The recently proposed Accessible Canada Act and the just released Senate report on essential fixes for Revenue Canada concerning the disability tax credit, Breaking Down Barriers, are stellar achievements for advocates with disabilities and the receptive politicians and public servants who listened. If both are implemented, they will remove the physical, social and financial barriers to the participation and contribution of people with disabilities in Canadian society.
That’s ‘if’ because both have yet to be put into action. The first has to pass through both houses of Parliament and the second requires government support.
But there’s every reason to be optimistic.
“We are here because of the disability community and their advocacy for decades,” said Kirsty Duncan, minister for Sports and Persons with Disabilities. No statement by a politician could be truer.
I’ve watched this relentless advocacy in action since my daughter was born with a disability nearly four decades ago. The advocacy was inspired by the mantra, “nothing about us, without us.” Too many tables were set and decisions made by people who thought they knew best for the disability community even though, in most instances, they were not part of the disability world.
People with disabilities had to fight mighty hard just to be at those tables, let alone to be heard and heeded. Let’s hope those days are over.
No one likes to be included as a favour or in response to pressure. That type of inclusion is fragile, easily eroded and far too dependent on the grudging good will of others. Inclusion without power and leadership is tokenism. Far too often it’s used by the status quo to preserve the status quo.
The real hope for inclusion lies in people with disabilities setting their own tables and doing their own inviting based on their terms, their agenda and their solutions. Fortunately, there’s an awful lot of that already happening.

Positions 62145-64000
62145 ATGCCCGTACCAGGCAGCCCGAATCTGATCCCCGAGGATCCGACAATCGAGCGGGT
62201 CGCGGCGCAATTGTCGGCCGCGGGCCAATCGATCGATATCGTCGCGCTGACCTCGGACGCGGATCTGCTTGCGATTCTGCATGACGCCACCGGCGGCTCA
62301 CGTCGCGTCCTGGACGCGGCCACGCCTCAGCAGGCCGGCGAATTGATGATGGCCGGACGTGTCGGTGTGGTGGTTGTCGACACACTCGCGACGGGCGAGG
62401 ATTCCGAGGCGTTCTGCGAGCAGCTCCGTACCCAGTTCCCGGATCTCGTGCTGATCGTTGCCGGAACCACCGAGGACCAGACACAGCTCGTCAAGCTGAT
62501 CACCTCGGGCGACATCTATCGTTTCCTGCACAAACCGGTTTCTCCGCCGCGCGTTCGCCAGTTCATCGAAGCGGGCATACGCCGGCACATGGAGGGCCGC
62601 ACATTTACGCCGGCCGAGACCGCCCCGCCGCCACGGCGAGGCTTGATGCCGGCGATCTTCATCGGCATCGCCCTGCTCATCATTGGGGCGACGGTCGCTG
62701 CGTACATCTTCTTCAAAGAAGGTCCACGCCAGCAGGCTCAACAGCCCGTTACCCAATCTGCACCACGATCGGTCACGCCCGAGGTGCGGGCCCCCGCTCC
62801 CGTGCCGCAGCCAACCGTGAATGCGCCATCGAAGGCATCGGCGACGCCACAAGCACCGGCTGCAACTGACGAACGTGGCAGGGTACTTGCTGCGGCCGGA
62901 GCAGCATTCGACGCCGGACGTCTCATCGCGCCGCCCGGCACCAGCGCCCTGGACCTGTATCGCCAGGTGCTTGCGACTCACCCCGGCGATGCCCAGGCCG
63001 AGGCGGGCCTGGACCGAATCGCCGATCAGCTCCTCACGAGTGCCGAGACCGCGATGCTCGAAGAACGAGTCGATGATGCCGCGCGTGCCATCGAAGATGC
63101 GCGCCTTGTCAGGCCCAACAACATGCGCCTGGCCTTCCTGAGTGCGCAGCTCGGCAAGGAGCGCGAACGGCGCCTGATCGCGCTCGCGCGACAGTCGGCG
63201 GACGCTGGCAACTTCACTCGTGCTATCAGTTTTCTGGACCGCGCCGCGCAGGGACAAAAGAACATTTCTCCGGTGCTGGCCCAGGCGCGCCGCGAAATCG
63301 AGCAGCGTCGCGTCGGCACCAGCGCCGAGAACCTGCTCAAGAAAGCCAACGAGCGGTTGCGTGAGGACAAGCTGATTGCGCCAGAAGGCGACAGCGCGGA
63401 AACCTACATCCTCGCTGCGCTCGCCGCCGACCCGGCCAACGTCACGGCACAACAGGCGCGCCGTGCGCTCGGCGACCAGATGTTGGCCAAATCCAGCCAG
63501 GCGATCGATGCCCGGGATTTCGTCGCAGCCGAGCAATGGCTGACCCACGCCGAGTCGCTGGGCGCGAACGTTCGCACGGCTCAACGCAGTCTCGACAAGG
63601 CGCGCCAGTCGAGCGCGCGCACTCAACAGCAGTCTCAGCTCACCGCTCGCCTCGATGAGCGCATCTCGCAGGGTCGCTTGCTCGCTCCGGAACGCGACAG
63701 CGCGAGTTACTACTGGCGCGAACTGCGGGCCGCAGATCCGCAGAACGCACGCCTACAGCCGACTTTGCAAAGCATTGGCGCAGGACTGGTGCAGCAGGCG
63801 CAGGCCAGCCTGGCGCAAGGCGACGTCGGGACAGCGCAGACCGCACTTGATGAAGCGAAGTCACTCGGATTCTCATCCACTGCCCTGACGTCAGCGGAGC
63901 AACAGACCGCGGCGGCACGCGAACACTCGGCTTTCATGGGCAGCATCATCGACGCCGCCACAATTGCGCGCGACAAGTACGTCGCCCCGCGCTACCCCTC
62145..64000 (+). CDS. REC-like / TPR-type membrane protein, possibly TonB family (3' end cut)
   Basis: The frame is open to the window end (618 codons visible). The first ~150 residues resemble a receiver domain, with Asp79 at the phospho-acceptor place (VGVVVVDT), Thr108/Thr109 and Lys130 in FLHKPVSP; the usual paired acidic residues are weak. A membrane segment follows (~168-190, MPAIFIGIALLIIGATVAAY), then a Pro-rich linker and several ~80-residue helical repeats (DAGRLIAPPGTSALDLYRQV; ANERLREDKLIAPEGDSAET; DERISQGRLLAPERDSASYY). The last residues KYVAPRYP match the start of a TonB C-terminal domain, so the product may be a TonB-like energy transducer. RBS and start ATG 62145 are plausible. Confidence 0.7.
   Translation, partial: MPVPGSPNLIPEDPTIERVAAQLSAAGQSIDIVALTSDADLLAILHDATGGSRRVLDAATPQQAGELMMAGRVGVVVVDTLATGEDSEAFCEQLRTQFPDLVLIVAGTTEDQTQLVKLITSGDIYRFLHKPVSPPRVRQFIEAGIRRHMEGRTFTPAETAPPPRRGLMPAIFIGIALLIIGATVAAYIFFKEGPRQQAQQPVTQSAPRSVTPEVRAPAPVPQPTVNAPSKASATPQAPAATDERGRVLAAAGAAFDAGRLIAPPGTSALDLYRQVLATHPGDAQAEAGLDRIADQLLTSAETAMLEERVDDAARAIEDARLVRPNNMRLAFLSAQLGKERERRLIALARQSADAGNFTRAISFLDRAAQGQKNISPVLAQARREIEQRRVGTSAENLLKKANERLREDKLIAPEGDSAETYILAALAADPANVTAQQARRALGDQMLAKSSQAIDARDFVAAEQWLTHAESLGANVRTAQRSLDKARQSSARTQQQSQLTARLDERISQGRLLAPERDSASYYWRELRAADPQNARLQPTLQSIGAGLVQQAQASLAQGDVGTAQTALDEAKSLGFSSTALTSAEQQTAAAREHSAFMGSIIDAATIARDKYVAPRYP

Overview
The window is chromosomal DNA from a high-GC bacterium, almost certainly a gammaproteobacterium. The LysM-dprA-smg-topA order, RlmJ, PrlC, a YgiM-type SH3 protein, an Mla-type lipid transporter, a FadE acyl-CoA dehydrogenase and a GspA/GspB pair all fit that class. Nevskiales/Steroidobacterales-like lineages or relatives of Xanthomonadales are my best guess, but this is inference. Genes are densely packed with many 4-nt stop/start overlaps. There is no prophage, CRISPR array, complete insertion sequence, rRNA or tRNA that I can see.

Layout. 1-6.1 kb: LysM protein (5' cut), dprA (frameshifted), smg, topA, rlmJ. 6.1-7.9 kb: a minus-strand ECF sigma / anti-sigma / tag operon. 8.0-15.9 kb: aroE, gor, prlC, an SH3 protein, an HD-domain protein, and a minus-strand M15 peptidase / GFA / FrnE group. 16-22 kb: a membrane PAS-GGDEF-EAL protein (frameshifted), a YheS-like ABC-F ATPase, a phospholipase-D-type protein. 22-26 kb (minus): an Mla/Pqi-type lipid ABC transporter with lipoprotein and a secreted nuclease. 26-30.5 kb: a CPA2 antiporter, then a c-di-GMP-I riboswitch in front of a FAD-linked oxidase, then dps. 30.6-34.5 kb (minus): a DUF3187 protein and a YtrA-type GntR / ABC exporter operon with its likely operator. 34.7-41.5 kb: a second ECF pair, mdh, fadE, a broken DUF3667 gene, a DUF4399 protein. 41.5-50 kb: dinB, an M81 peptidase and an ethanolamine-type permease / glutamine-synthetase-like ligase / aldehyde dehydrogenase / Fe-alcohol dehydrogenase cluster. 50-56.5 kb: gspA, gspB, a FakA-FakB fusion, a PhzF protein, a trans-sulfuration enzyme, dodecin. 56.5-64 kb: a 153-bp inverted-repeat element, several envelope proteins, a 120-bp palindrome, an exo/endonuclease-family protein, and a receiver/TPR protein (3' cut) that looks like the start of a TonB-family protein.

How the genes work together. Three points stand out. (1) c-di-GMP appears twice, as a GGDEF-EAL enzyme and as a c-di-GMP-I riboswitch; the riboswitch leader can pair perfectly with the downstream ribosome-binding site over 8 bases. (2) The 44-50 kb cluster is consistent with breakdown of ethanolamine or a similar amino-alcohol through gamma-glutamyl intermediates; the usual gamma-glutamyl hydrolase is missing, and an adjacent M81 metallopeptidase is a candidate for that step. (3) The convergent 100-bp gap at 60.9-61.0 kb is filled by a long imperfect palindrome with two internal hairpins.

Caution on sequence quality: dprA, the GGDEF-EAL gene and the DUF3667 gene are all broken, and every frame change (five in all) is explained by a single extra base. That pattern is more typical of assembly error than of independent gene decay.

I see it in events like Calgary’s inaugural Disability Pride Parade. I see it in the explosion of artists with disabilities as playwrights, singers, painters and hip-hop dancers becoming part of mainstream culture. People like singer-songwriter Christa Couture, who will guest host CBC’s radio show Tapestry this summer. I see it in the leadership of people with disabilities like Carla Qualtrough, who was Canada’s first minister of Persons with Disabilities and is currently minister of Public Services and Procurement.
Inclusion benefits everyone. In a world of turmoil and trouble, we can’t afford to waste precious resources – particularly the leadership and ingenuity of people with disabilities.
That’s why people with disabilities should be in charge of implementing both the Accessibility Canada Act and the Senate report. Not as advisers or monitors to the process, but as leaders directing it.
An ambitious new structure is needed to match the ambitions of the new policies and the ambitions of people with disabilities.
To get rid of the old assumption that people with disabilities need to be helped, the implementation of the accessibility act and Senate report should be based on a new mantra: What’s about us is up to us.
These three structural changes should be implemented by the federal government:
- Establish a joint working group consisting of equal numbers of people with disabilities and government representatives to oversee implementation. Decisions of the group must be by consensus. The working group must have the authority and resources to implement.
- Establish a disability innovation ‘lab’ owned jointly by people with disabilities and the federal government to work out the kinks of proposed implementation.
- Create a disability innovation fund to enable thousands of people with disabilities to make their contributions.
People with disabilities are more than advocates. They’re experts in achieving impact. They have the toughness, discipline, ingenuity and experience to ensure that implementation matches bold intentions.
And they have the ability to make Canada even greater.
Al Etmanski received the Order of Canada in part for his work on the Registered Disability Savings Plan (RDSP). He recently presented his concerns regarding the Disability Tax Credit and RDSP to the Senate Committee on Social Affairs. He is contributor with EvidenceNetwork.ca, which is based at the University of Winnipeg.
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